Saturday, March 7, 2009

Motobecane Grand Touring Teardown

Good progress on the latest addition to my herd, this week. As I mentioned in my last post, I'd started the process of tearing down the Motobecane. And I've been rebuilding individual components and sub-assemblies, and even done a little final assembly work.

I mentioned that the fork is kind of messed up. It's a pretty, crowned steel fork (with some detailing on the crown, and chromed lower legs), but not an expensive one. The dropouts are stamped (not forged), for example, and the legs are welded into the crown (not brazed). The fork is of the French spec, and it's held into the frame with a low-profile OEM (cheap) steel headset that's got some unfixable rust on the chrome. The steerer has been cut unevenly and too short to really hold the locknut, and any replacement French headset of quality I could find would have a taller stack height. So essentially the fork is unusable on this bike, but it could be mounted readily enough in a frame with a shorter head tube. Might be worth a few bucks on eBay.

Replacing the fork will be simple but expensive. I'll need a chromoly fork and a headset of course, and either of these could run $20-$120, depending on how crazy I wanted to get. And while at it, I would make the shift to British specs, which would mean changing bars and stem as well. I'll have to do those two pieces eventually anyway, but let me stick to the frame and fork for a sec.

The frame is of Vitus 172 double-butted chromoly main tubes, and probably a milder steel rear triangle. The chainstays are spot welded and then brazed to the BB shell, and the construction is otherwise lugged and brazed. The rear dropouts have no eyelets (which still boggles the mind, honestly, given the bike's name), but they're nice, forged Gipiemme pieces threaded for axle adjustment screws.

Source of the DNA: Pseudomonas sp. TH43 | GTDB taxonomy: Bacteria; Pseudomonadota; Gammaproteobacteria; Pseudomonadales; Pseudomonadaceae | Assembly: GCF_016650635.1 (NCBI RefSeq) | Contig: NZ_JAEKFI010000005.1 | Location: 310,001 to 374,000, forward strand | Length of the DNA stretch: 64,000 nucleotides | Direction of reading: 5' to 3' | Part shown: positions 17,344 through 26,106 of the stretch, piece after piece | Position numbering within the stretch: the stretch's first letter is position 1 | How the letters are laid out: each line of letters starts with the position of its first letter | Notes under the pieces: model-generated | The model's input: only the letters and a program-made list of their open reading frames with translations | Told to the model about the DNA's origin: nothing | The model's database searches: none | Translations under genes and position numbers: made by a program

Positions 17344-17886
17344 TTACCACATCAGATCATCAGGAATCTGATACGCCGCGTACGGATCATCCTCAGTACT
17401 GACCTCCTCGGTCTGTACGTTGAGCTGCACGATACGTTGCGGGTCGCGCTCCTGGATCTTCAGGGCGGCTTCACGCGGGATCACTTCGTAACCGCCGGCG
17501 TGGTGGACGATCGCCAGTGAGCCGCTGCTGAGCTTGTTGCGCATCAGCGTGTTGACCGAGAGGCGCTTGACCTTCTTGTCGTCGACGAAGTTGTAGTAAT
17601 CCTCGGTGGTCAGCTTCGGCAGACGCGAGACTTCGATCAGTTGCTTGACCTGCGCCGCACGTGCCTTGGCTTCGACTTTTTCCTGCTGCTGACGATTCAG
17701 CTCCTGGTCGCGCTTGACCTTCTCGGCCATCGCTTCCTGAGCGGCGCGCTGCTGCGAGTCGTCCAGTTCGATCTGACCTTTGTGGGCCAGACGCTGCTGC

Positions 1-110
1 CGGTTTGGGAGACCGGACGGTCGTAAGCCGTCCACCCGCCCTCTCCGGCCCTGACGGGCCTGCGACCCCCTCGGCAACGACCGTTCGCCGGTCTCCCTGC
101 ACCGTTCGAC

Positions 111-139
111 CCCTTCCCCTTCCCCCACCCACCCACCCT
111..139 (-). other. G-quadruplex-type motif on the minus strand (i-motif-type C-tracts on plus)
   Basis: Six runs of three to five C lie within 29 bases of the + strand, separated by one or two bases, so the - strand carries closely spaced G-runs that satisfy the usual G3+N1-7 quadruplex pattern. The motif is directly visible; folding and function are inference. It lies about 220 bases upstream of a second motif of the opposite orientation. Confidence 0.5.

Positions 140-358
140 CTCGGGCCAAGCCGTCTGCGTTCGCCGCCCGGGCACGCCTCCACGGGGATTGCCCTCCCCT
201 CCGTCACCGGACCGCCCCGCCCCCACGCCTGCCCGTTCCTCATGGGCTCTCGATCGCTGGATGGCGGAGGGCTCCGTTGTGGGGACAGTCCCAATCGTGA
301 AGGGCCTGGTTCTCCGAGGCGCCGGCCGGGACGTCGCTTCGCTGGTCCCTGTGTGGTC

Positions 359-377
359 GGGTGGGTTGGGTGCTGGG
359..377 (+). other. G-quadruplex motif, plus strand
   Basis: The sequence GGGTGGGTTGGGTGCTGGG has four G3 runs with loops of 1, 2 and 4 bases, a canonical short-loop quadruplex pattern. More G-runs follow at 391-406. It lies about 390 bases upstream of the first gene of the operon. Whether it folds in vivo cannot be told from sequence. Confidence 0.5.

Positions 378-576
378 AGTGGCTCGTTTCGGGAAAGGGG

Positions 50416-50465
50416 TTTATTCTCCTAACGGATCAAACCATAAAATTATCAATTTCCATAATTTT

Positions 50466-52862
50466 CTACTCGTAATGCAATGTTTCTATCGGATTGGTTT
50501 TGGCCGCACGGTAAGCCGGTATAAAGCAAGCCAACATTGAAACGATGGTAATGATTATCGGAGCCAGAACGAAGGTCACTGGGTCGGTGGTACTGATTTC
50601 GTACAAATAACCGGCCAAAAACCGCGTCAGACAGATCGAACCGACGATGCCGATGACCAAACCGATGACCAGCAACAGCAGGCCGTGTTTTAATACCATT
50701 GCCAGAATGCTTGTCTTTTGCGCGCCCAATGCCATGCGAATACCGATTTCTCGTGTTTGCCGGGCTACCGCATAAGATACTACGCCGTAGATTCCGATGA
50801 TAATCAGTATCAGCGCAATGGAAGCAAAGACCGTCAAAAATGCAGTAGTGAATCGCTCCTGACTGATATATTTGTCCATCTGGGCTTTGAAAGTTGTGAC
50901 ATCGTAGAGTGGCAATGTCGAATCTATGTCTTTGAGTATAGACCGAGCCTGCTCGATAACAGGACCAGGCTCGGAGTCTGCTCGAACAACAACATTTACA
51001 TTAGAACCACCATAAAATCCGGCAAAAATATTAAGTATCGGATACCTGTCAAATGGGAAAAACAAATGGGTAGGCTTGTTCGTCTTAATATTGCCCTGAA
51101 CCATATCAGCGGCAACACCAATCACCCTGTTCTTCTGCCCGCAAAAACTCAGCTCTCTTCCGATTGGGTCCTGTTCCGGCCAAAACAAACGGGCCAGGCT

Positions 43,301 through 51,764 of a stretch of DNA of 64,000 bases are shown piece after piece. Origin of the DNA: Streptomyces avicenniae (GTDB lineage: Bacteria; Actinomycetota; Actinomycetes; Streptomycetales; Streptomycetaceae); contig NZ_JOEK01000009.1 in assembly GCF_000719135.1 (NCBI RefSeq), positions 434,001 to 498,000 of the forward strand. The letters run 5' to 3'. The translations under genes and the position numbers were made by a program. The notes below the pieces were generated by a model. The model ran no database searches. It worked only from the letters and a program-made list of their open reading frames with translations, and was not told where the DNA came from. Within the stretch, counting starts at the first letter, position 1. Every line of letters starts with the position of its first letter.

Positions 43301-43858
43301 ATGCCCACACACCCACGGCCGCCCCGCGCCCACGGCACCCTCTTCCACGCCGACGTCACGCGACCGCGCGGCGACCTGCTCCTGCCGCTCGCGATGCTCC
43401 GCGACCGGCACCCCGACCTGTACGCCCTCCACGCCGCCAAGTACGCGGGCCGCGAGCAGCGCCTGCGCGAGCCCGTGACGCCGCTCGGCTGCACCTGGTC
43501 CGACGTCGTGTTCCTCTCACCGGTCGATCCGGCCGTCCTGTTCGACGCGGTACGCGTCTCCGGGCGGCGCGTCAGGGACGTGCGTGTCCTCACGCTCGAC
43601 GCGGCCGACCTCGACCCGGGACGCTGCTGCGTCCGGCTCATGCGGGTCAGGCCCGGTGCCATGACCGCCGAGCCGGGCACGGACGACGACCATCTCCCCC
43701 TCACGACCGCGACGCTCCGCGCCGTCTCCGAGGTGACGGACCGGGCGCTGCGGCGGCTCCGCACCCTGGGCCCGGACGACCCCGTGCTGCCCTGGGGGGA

Everything but the headset and the front derailleur mount (more on that in a sec) has been pulled off the frame and cleaned up, and the frame itself has been cleaned up (but not zealously) and waxed. The frame looks to be in good shape, though my eye registers something not quite right about the right rear dropout's alignment. It looks OK clamping in the rear wheel, but I'm still seeing something amiss, and need to figure out how to check that. Maybe take it over to a LBS to check the alignment.

The bike came with Suntour VX pieces originally, but Steve had upgraded most of that. The crankset is the original SR Apex model with the usual specs -- 170mm arms and 42/52 chainrings. The Apex crank is a midrange piece -- nice aluminum arms, but the spider is swaged to the right arm, rather than being formed with the arm as a single piece. I've cleaned the crankset up and rebuilt the MKS pedals (which say VX on them, interestingly enough, so they may have been an OEM part of the Suntour groupset). I'm going to keep the crankset as-is for now, but I prefer the feel of a 172.5 crank arm and may change that up at some point. I've been thinking about putting a compact crankset on the Schwinn, to get a lower low range without having to go to a triple. If I do that, I'll have the Schwinn's 172.5 crankset with 39/52 rings on-hand, and it'd bolt right onto a narrower BB spindle. So we'll see.